What CMS should I use for my website?

When starting a website or redesigning a website it can be difficult to decide what CMS (Content Management System) you should use, or if you even need a CMS. I have been a web developer for over 8 years and I have used dozens of different CMS solutions. In this article I will go over some of the more popular CMS solutions on the market today.

No CMS Needed?

You should ask yourself, do I need a CMS? There are many reasons to have a CMS, easy maintenance, support, no programming skills required. Are you a front end web developer? If you are or you don’t mind paying someone to update your website routinely then maybe you don’t need a CMS.

Problems with CMS solutions

You need to keep your CMS updated. Hackers and Malicious Bots look to gain control of websites. If your website uses a common CMS like WordPress and is out of date then you may have some security issues. If you don’t use a CMS, by default your website is probably more secure than if you use a common CMS.

The Joomla CMS

Joomla is a common CMS. I have used Joomla a few times and I found the backend to be unintuitive. Joomla does not have anywhere near as many free plugs and themes as WordPress. Also I have seen more Joomla website hacked than any other CMS. My opinion is simple, don’t use Joomla.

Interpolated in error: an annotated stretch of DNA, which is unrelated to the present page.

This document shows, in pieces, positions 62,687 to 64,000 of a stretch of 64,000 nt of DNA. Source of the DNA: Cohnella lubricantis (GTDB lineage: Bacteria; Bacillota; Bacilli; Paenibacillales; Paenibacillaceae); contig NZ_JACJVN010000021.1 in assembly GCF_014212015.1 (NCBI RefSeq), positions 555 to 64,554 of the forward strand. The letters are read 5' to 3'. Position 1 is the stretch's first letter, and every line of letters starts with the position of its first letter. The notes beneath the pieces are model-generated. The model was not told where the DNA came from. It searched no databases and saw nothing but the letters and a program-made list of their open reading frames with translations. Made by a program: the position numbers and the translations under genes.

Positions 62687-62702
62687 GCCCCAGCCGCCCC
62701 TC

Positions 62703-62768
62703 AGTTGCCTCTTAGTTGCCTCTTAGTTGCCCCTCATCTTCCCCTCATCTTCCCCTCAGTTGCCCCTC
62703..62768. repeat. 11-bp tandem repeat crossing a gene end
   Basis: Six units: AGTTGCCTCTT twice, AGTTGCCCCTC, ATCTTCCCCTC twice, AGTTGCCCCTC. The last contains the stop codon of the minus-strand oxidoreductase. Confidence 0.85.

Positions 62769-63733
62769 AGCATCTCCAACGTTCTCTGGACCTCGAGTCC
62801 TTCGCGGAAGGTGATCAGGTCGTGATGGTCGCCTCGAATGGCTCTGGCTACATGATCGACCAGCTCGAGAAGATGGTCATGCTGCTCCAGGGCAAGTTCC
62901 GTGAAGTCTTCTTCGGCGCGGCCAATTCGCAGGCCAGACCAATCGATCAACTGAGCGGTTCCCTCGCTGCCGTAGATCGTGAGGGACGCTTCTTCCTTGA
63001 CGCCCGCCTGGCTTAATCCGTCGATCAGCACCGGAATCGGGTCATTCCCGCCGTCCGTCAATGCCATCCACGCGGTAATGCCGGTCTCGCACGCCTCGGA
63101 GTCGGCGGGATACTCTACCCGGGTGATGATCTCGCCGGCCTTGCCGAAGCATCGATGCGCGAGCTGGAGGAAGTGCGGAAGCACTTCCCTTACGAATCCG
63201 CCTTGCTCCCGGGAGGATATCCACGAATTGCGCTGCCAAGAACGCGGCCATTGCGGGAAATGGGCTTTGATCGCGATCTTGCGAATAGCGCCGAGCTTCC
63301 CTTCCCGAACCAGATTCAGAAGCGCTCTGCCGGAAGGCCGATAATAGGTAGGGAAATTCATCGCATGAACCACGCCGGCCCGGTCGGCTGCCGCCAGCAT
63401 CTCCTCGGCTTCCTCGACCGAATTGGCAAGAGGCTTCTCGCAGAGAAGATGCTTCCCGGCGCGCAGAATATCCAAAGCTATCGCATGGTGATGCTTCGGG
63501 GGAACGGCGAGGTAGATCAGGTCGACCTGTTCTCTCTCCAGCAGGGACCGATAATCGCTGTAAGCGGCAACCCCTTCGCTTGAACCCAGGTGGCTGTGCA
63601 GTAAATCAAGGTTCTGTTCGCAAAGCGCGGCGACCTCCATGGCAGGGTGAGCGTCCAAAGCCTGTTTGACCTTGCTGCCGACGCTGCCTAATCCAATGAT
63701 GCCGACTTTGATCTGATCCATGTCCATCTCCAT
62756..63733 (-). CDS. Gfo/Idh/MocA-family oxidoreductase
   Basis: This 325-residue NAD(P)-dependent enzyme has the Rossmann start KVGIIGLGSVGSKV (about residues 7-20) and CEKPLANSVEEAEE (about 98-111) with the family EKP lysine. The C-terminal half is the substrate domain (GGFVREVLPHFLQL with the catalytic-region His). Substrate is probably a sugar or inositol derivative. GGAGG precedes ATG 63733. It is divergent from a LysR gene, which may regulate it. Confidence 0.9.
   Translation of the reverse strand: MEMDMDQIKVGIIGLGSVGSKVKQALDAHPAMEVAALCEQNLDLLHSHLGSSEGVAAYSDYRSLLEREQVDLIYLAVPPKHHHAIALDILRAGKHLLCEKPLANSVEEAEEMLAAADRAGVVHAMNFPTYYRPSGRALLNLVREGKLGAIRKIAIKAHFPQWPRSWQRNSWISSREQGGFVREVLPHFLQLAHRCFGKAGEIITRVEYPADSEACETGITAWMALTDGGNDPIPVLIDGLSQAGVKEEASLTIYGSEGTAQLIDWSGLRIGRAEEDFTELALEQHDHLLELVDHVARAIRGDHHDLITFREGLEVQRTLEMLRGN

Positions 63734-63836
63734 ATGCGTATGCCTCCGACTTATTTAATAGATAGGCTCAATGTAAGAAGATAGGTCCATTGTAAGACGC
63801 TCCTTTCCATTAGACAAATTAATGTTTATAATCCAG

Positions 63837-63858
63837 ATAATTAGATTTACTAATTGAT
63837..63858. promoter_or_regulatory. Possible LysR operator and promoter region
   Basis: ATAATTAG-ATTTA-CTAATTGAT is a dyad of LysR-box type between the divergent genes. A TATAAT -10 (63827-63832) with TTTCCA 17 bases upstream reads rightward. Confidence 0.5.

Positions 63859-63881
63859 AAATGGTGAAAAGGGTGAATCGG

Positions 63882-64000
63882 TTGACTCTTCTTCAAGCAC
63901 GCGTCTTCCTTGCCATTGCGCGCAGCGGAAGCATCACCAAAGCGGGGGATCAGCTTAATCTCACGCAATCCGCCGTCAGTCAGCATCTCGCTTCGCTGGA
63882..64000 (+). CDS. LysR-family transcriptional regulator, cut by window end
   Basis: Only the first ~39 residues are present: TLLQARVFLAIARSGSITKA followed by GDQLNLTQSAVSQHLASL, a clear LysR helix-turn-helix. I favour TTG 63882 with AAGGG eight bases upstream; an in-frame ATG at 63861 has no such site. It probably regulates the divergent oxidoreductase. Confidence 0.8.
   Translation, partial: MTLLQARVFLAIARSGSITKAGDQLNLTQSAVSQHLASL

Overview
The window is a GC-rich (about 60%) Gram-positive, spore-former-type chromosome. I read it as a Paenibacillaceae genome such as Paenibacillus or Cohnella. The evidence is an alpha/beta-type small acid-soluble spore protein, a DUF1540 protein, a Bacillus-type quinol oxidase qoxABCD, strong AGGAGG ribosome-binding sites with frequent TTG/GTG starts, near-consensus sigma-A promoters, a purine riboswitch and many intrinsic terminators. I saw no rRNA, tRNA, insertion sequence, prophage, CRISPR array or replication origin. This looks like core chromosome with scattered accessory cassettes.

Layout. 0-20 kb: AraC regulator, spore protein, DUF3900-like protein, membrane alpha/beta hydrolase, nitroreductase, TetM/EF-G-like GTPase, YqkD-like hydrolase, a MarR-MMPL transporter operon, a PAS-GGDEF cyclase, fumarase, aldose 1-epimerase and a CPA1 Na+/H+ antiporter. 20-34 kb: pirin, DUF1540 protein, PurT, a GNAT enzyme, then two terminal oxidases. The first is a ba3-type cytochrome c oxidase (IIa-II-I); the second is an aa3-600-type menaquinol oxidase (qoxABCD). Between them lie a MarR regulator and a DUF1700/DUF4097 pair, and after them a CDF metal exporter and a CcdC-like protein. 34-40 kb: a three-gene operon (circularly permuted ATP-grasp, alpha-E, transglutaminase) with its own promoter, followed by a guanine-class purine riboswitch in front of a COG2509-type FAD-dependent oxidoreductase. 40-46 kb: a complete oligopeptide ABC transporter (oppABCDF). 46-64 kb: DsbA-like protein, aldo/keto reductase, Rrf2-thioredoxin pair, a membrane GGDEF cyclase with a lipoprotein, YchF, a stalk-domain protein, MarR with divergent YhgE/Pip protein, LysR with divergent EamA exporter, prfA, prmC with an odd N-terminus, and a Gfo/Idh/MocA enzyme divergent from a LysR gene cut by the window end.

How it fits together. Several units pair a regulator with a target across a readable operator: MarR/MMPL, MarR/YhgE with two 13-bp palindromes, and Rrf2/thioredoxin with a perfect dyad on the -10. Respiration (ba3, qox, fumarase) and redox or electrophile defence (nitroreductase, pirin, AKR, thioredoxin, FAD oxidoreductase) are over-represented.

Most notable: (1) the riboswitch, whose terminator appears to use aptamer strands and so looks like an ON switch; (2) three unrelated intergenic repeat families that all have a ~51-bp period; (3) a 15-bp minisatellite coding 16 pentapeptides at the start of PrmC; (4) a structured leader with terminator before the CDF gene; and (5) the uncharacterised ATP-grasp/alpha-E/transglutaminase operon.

The WordPress CMS

As you have already read, I like WordPress over Joomla. Why? WordPress has thousands of plugins, themes, support, and a large community. WordPress is by far the most mature and robust free CMS on the market.

The backend of WordPress is easy to use. There are a few different areas, Posts, Pages, and Settings. There are a ton of YouTube tutorials on how to use, update, and maintain a WordPress website.

WordPress is not just for Blogs, there are hundreds of different plugins and themes that can transform a WordPress website into: a real estate website, car dealer website, an online store, a directory, the possibilities are nearly endless.

WordPress is not perfect, it does have security flaws. You need to keep WordPress updated. Hackers are always looking for hole and backend entrances to WordPress (the most popular CMS). If you do not keep your plugins, theme, and WordPress core version up to date, you maybe unknowingly inviting unwanted hackers to your website’s back door.

Every time I try a new CMS I keep going back to WordPress. So in conclusion after years of testing different CMS solutions, I would recommend using WordPress for most web projects.

What is your favorite CMS solution? Please leave a comment and let me know.